HIV Prevention and Testing > Am I Infected?

Scared to Death

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Foolish Fred:
Last weekend I went to a party and was drinking heavily. I met a man after a party and I performed oral on him. He was a complete stranger. It lasted for less than a minute and he didn't ejaculate in my mouth. I am in a relationship with a woman and I am terrified of giving her HIV. This was a fantasy I had and it got out of control and I deeply regret it. This was the first time this has happened and I'm scared to death. I haven't been able to sleep and I'm devastated. Is this considered a high risk encounter?

megasept:
Your activity  :P was very low risk. -megasept

Foolish Fred:
Does it make a difference that I deep throated him?

Ann:
Foolish,

There have been long-term studies of couples where one is positive and one is negative. In the couples who used condoms for anal or vaginal intercourse, but no barrier for oral activities, not one of the negative partners became infected with hiv. Not one. This shows us two things. One, condoms are very effective for the prevention of hiv transmission. Two, oral sex is much lower risk than previously believed. We now have the evidence that oral sex is a very low risk activity where hiv transmission is concerned.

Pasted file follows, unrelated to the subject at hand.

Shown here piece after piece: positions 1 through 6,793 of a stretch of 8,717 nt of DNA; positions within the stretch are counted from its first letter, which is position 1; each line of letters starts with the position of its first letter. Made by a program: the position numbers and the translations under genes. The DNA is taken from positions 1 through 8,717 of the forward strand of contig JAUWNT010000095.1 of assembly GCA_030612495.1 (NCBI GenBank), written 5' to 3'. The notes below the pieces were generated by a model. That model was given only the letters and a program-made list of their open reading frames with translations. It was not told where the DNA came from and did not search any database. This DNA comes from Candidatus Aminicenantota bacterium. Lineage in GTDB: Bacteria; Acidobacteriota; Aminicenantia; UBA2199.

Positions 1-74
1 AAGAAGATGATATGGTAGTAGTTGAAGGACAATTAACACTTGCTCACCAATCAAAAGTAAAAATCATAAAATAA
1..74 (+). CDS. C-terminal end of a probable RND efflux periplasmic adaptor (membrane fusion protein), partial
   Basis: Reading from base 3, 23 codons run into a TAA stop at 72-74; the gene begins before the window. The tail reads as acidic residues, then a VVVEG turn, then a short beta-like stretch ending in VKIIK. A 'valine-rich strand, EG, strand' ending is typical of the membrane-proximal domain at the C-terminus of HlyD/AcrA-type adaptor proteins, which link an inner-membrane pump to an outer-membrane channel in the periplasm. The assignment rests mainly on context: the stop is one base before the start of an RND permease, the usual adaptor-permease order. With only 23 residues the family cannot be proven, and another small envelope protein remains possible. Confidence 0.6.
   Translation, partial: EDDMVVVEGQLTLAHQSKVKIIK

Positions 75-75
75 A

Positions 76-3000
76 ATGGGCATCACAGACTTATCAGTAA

It's highly unlikely that you would become infected with hiv from less than a minute of having a penis in your mouth - without ejaculation - deep throat or no. However, you need to know that it is possible to get gonorrhea in your throat from giving head, and you may or may not have symptoms of oral gonorrhea, such as a sore throat.

You also need to know that hiv doesn't only result from man on man sexual activities. If you've been having unprotected anal or vaginal intercourse with anyone at any time in your life, then testing would be prudent.

You need to be using condoms for anal or vaginal intercourse, every time, no exceptions until such time as you are in a securely monogamous relationship where you have both tested for ALL STIs together. To agree to have unprotected intercourse is to consent to the possibility of being infected with a sexually transmitted infection.

Have a look through the condom and lube links in my signature line so you can use condoms with confidence.

While you do NOT need to test over this specific blowjob incident, anyone who is sexually active should be having a full sexual health care check-up, including but not limited to hiv testing, at least once a year and more often if unprotected intercourse occurs.

If you aren't already having regular, routine check-ups, now is the time to start. As long as you make sure condoms are being used for intercourse, you can fully expect your routine hiv tests to return with negative results. Don't forget to always get checked for all the other sexually transmitted infections as well, because they are MUCH easier to transmit than hiv.

Ann

Foolish Fred:
Thank you for the detailed explanation.

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